The Vincent in the Barn tells forty such stories--tales of motorcycle hunting dreams come true. From Ducatis in basements to Vincents abandoned in sheds, Harleys in barns to Brit bikes moldering behind urban garages, these are the stories that fuel every motorcyclist’s fantasies. The only difference? They’re true.
See Tom Cotter, author of Motorbooks “In the Barn” series, interviewed by Jay Leno on JayLenosGarage.com: http://www.jaylenosgarage.com/video/jays-book-club-the-hemi-in-the-barn/1237422/
Tom Cotter had long been involved in nearly every facet of the automotive and racing industries before writing his first book. From mechanic and auto salesman to heading the public relations department at Charlotte Motor Speedway, Cotter formed his own racing and automotive PR and marketing agency, Cotter Group. The agency represented some of the largest clients in NASCAR, IndyCar/CART, drag racing, and road racing. He has written biographies of the legendary Holman-Moody race team, Tommy Ivo and Dean Jeffries, but is best known for his series of barn find books, such as Cobra in the Barn, 50 Shades of Rust and Barn Find Road Trip. Cotter appears in the Barn Find Hunter video series, which is distributed by Hagerty. He teaches public relations at Belmont Abbey College, sits on the advisory board of McPherson College’s Auto Restoration program, and is a member of the Road Racing Driver’s Club (RRDC.) He lives in Davidson, North Carolina.
Tom Cotter writes regularly for Road & Track and other magazines and has a deep-seated love for motorcycle and automotive rescue. He has written two books on the lure of collector vehicle archaeology, The Cobra in the Barn, winner of a 2006 International Automotive Media Award, and its follow-up, The Hemi in the Barn. Cotter most recently authored the biography of car builder extraordinaire Dean Jeffries.Tom has been in and around cars and bike all of his life. He built one of the most successful PR agencies in motorsports, with a client list ranging from NASCAR to the SPEED Channel. Cotter lives in Davidson, North Carolina.
“From Ducati’s in basements to Vincent’s in sheds, here are dozens of stories and accompanying images of the dream coming true! Brilliant!” - Classic Bike Guide (UK)
“It’s no mystery that there are those among us that relish the hunt as much, if not more, than the actual ownership of rare and antique motorcycles. Therefore, if you’re a regular reader of this publication, you’ll likely enjoy THE VINCENT IN THE BARN—GREAT STORIES OF MOTORCYCLE ARCHAEOLOGY by Tom Cotter. The true tales here cover everything from amazing finds across the street to the other side of the globe. Embedded in the stories one can glean tips and techniques used by professional vehicle hunters. Also, one realizes that sometimes just plain dumb luck or an offhand rumor will land something very cool in the garage.I found the book an entertaining and educational read.” - The Antique Motorcycle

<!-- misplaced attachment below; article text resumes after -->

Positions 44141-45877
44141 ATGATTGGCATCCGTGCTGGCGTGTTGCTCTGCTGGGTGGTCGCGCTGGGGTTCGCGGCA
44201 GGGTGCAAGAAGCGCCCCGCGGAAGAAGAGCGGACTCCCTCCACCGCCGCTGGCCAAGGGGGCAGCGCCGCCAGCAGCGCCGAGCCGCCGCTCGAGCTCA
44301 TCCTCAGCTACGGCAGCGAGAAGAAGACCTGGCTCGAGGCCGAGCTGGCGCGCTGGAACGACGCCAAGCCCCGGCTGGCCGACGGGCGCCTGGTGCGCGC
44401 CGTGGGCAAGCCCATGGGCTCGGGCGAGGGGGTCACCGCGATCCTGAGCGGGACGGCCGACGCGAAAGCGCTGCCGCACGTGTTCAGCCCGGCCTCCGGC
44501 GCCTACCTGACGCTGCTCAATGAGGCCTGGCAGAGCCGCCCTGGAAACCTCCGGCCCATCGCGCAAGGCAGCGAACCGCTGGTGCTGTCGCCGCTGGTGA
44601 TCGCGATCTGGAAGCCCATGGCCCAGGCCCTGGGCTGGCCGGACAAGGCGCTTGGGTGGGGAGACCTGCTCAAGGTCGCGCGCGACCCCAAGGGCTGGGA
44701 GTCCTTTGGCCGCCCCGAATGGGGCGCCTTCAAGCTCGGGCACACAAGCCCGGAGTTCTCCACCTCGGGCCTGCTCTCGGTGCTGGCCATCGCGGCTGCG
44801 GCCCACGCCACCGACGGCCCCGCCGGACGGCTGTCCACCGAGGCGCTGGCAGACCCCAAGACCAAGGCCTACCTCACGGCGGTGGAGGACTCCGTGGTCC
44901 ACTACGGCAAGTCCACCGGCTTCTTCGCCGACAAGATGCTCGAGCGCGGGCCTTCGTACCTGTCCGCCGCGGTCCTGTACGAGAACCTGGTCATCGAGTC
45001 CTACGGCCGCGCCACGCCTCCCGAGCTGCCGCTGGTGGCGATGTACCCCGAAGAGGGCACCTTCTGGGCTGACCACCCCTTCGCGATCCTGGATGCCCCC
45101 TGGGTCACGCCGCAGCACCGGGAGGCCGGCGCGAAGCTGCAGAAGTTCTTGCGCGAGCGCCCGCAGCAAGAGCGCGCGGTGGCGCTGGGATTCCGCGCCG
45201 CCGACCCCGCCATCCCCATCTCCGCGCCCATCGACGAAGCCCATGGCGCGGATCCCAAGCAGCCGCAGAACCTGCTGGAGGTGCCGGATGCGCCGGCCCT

“The Vincent in the Barn is a worthwhile and enjoyable read for anyone who has an interest in the old, the rare, the odd, or even just motorcycle history in general. The stand-alone nature of its stories—some of which are laugh out loud funny— make it an easy book to pick up and put down at random, even if one should really give these tales some undivided attention.” – Friction Zone
“Here's a rough piece of fiction from a Bikernet reader. Although his prose are scrambled his story comes across. It's a classic, and if you love stories of found antique motorcycles, you need to pick up this new book from Motorbooks. It's full of true stories of classic vintage motorcycle discoveries. Some I know of personally, because I know the current owners. If any book causes you to search all the barns in your neighborhood, this is it.”— BikerNet.com
“I haven't completely finished the book yet but I can tell you for sure that if you love stories like this you'll love this book. I highly recommend it.” - MyBikeForums.com
“The Vincent in the Barn” is a delight. Most of the stories are only a few pages long and read like high octane archaeological thrillers…kind of like “Indiana Jones meets the World’s Fastest Indian.” Some of the writing is priceless. “The Vincent in the Barn” truly does contain “Great Stories of Motorcycle Archaeology.” It rates four out of five lug nuts and is available at SPEEDtv.com, Keyword “Books.” I’m really starting to miss my 1972 650cc Yamaha I rode in college.” - SpeedTV.com